Tables of Drop-on-Demand Ink Jets

Eleven important characteristics of the fundamental operation of individual ink jet nozzles have been identified. These characteristics are largely orthogonal, and so can be elucidated as an eleven dimensional matrix. Most of the eleven axes of this matrix include entries developed by the present assignee.

The following tables form the axes of an eleven dimensional table of ink jet types.

Actuator mechanism (18 types)

Basic operation mode (7 types)

Auxiliary mechanism (8 types)

Actuator amplification or modification method (17 types)

Actuator motion (19 types)

Nozzle refill method (4 types)

Method of restricting back-flow through inlet (10 types)

Nozzle clearing method (9 types)

Nozzle plate construction (9 types)

Drop ejection direction (5 types)

Ink type (7 types)

The complete eleven dimensional table represented by these axes contains 36.9 billion possible configurations of ink jet nozzle. While not all of the possible combinations result in a viable ink jet technology, many million configurations are viable. It is clearly impractical to elucidate all of the possible configurations. Instead, certain ink jet types have been investigated in detail. These are designated IJ01 to IJ45.

Other ink jet configurations can readily be derived from these 45 examples by substituting alternative configurations along one or more of the 11 axes. Most of the IJ01 to IJ45 examples can be made into ink jet print heads with characteristics superior to any currently available ink jet technology.

Where there are prior art examples known to the inventor, one or more of these examples are listed in the examples column of the tables below. The IJ01 to IJ45 series are also listed in the examples column. In some cases, a printer may be listed more than once in a table, where it shares characteristics with more than one entry.

Suitable applications for the ink jet technologies include: Home printers, Office network printers, Short run digital printers, Commercial print systems, Fabric printers, Pocket printers, Internet WWW printers, Video printers, Medical imaging, Wide format printers, Notebook PC printers, Fax machines, Industrial printing systems, Photocopiers, Photographic minilabs etc.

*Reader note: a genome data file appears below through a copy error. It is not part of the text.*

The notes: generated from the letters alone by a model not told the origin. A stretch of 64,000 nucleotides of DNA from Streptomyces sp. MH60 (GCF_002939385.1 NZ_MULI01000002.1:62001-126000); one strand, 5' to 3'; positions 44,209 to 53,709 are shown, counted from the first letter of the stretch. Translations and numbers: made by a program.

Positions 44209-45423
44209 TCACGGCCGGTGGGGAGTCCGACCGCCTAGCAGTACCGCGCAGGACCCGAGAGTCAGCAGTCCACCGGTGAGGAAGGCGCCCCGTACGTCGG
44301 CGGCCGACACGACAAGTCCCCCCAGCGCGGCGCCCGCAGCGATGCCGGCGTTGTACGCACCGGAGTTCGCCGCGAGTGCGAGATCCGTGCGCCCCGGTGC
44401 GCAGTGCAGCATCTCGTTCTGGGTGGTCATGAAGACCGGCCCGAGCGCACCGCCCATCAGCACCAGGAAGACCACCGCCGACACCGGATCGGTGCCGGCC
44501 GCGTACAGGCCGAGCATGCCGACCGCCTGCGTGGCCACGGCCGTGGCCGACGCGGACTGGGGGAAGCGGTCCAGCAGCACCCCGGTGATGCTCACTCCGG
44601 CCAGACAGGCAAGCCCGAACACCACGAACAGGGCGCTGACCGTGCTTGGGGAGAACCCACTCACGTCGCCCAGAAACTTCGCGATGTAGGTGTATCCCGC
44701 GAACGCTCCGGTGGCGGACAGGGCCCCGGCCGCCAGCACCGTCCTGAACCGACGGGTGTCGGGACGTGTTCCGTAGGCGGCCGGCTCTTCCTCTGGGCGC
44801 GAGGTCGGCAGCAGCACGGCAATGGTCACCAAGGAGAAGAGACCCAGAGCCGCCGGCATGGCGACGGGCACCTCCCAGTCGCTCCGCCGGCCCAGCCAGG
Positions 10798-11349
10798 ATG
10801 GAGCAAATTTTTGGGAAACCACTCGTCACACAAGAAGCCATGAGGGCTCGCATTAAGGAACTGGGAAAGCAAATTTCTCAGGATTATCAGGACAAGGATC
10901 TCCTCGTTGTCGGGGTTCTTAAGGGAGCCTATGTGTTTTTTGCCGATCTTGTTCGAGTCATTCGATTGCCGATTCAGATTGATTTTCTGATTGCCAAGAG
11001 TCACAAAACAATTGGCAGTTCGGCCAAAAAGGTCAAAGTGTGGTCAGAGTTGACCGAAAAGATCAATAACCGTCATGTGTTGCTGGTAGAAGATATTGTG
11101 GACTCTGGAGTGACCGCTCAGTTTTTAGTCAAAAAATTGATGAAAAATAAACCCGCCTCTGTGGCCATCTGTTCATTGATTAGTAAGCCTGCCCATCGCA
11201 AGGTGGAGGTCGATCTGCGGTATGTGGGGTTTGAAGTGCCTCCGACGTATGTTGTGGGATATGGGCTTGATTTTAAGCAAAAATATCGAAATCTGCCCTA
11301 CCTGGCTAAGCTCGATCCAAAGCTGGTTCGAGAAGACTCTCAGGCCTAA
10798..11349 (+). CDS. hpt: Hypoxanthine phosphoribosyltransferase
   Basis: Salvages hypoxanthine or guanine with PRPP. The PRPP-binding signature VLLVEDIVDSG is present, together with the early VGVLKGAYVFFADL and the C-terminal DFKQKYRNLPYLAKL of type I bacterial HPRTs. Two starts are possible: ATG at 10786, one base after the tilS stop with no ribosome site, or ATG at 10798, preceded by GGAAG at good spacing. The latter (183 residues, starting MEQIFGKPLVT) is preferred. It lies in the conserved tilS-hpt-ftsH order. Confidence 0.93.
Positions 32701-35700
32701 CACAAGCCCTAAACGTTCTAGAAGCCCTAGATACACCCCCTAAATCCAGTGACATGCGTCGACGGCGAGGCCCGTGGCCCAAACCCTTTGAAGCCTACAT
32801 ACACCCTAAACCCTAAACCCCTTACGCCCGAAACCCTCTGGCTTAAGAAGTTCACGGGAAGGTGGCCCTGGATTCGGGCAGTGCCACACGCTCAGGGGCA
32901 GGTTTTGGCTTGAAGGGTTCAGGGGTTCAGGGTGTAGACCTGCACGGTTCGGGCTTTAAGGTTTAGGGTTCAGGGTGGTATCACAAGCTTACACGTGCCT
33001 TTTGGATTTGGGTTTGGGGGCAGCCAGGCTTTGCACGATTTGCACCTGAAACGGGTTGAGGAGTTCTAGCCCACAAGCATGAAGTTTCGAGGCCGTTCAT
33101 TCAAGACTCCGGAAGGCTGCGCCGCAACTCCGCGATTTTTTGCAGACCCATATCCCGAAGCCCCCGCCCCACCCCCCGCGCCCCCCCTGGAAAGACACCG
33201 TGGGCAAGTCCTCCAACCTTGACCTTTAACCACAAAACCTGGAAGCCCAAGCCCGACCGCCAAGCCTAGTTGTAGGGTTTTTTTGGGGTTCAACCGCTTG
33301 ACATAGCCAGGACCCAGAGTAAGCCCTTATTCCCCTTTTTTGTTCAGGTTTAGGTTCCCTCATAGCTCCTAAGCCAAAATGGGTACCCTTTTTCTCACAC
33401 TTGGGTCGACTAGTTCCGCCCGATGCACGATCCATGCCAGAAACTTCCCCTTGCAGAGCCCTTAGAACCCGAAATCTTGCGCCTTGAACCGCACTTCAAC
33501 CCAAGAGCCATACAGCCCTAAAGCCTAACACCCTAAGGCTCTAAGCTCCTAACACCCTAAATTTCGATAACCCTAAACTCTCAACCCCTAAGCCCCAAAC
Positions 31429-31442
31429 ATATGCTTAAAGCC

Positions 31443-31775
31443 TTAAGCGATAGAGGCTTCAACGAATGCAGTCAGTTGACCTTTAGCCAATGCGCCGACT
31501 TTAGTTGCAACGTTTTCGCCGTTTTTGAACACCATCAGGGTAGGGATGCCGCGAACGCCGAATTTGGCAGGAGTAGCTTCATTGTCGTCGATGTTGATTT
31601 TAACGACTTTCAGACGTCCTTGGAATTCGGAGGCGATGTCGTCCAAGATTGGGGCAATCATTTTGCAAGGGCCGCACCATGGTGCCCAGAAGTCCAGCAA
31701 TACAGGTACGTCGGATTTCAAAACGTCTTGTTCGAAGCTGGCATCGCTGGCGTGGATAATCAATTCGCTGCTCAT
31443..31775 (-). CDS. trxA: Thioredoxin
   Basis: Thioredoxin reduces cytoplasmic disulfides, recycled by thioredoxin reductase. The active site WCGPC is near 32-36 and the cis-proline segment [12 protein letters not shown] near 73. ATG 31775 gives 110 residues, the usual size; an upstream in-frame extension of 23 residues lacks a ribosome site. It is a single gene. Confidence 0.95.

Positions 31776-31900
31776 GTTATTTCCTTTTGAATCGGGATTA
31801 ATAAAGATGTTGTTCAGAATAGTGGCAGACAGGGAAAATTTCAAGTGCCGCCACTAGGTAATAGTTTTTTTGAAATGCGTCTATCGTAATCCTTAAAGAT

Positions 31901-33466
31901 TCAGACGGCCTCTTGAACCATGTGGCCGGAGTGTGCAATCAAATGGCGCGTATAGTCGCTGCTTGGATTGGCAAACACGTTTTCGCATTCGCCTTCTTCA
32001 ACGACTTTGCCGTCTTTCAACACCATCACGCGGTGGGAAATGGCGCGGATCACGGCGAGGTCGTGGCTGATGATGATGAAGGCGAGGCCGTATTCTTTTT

The information associated with the aforementioned 11 dimensional matrix are set out in the following tables.

Description Advantages Disadvantages Examples
ACTUATOR MECHANISM (APPLIED ONLY TO SELECTED INK DROPS)
Thermal An electrothermal Large force High power Canon Bubblejet
bubble heater heats the ink to generated Ink carrier limited to 1979 Endo et al GB
above boiling point, Simple construction water patent 2,007,162
transferring significant No moving parts Low efficiency Xerox heater-in-pit
heat to the aqueous Fast operation High temperatures 1990 Hawkins et al
ink. A bubble Small chip area required U.S. Pat. No. 4,899,181
nucleates and quickly required for actuator High mechanical Hewlett-Packard TIJ
forms, expelling the stress 1982 Vaught et al
ink. Unusual materials U.S. Pat. No. 4,490,728
The efficiency of the required
process is low, with Large drive
typically less than transistors
0.05% of the electrical Cavitation causes
energy being actuator failure
transformed into Kogation reduces
kinetic energy of the bubble formation
drop. Large print heads
are difficult to
fabricate
Piezoelectric A piezoelectric crystal Low power Very large area Kyser et al
such as lead consumption required for actuator U.S. Pat. No. 3,946,398
lanthanum zirconate Many ink types can Difficult to integrate Zoltan
(PZT) is electrically be used with electronics U.S. Pat. No. 3,683,212
activated, and either Fast operation High voltage drive 1973 Stemme
expands, shears, or High efficiency transistors required U.S. Pat. No. 3,747,120
bends to apply Full pagewidth print Epson Stylus
pressure to the ink, heads impractical Tektronix
ejecting drops. due to actuator size IJ04
Requires electrical
poling in high field
strengths during
manufacture
Electrostrictive An electric field is Low power Low maximum Seiko Epson, Usui
used to activate consumption strain (approx. et all JP 253401/96
electrostriction in Many ink types can 0.01%) IJ04
relaxor materials such be used Large area required
as lead lanthanum Low thermal for actuator due to
zirconate titanate expansion low strain
(PLZT) or lead Electric field Response speed is
magnesium niobate strength required marginal (~10
(PMN). (approx. 3.5 V/micrometer) microseconds)
can High voltage drive
be generated transistors required
without difficulty Full pagewidth print
Does not require heads impractical
electrical poling due to actuator size
Ferroelectric An electric field is Low power Difficult to integrate IJ04
used to induce a phase consumption with electronics
transition between the Many ink types can Unusual materials
antiferroelectric (AFE) be used such as PLZSnT are
and ferroelectric (FE) Fast operation (<1 required
phase. Perovskite microsecond) Actuators require a
materials such as tin Relatively high large area
modified lead longitudinal strain
lanthanum zirconate High efficiency
titanate (PLZSnT) Electric field
exhibit large strains of strength of around 3 V/micron
up to 1% associated can be
with the AFE to FE readily provided
phase transition.
Electrostatic Conductive plates are Low power Difficult to operate IJ02, IJ04
plates separated by a consumption electrostatic devices
compressible or fluid Many ink types can in an aqueous
dielectric (usually air). be used environment
Upon application of a Fast operation The electrostatic
voltage, the plates actuator will
attract each other and normally need to be
displace ink, causing separated from the
drop ejection. The ink
conductive plates may Very large area
be in a comb or required to achieve
honeycomb structure, high forces
or stacked to increase High voltage drive
the surface area and transistors may be
therefore the force. required